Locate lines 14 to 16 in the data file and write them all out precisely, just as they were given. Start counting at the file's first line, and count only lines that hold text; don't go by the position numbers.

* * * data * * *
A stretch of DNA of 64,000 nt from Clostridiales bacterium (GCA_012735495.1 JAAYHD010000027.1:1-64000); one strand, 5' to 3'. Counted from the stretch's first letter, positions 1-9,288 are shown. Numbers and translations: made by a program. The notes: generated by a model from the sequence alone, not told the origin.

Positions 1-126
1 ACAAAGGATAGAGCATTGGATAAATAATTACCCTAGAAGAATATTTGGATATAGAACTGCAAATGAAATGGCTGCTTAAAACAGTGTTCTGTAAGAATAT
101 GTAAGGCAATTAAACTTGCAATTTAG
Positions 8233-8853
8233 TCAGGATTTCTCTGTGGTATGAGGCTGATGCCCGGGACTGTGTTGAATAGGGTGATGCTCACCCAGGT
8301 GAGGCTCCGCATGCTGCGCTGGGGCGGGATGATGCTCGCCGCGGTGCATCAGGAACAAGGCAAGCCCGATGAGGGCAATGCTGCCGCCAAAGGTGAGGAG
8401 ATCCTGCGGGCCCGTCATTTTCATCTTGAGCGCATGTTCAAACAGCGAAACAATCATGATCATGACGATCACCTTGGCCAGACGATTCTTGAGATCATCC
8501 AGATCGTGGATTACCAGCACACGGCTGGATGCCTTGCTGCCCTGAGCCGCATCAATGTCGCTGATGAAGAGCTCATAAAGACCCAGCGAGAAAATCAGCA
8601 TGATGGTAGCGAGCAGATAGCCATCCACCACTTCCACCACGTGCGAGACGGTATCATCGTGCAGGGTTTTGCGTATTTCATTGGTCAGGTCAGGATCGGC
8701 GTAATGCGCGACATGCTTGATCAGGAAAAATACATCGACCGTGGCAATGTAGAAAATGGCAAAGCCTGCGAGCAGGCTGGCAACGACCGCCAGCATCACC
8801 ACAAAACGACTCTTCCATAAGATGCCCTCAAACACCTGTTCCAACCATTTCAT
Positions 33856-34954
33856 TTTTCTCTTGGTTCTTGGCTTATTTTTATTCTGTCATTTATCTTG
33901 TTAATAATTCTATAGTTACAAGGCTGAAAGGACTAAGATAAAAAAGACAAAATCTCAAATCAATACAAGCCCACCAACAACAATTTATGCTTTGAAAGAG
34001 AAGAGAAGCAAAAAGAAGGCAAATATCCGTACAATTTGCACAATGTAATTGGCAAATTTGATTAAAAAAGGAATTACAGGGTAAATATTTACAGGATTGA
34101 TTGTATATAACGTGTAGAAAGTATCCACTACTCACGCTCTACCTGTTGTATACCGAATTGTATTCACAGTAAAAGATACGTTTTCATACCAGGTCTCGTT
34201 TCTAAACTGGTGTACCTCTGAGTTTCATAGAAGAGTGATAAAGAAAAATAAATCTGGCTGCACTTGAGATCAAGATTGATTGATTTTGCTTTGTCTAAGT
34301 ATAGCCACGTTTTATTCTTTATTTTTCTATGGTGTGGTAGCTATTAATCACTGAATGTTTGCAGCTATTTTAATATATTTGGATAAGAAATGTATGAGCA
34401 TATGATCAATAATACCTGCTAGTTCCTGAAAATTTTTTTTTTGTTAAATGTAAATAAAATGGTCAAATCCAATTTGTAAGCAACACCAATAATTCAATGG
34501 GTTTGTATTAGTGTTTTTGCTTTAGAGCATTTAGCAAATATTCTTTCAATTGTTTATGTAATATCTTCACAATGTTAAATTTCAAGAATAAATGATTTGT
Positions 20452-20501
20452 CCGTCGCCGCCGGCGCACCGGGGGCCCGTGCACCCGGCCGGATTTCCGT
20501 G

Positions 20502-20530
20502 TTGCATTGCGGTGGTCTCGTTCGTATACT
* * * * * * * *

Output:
33856 TTTTCTCTTGGTTCTTGGCTTATTTTTATTCTGTCATTTATCTTG
33901 TTAATAATTCTATAGTTACAAGGCTGAAAGGACTAAGATAAAAAAGACAAAATCTCAAATCAATACAAGCCCACCAACAACAATTTATGCTTTGAAAGAG
34001 AAGAGAAGCAAAAAGAAGGCAAATATCCGTACAATTTGCACAATGTAATTGGCAAATTTGATTAAAAAAGGAATTACAGGGTAAATATTTACAGGATTGA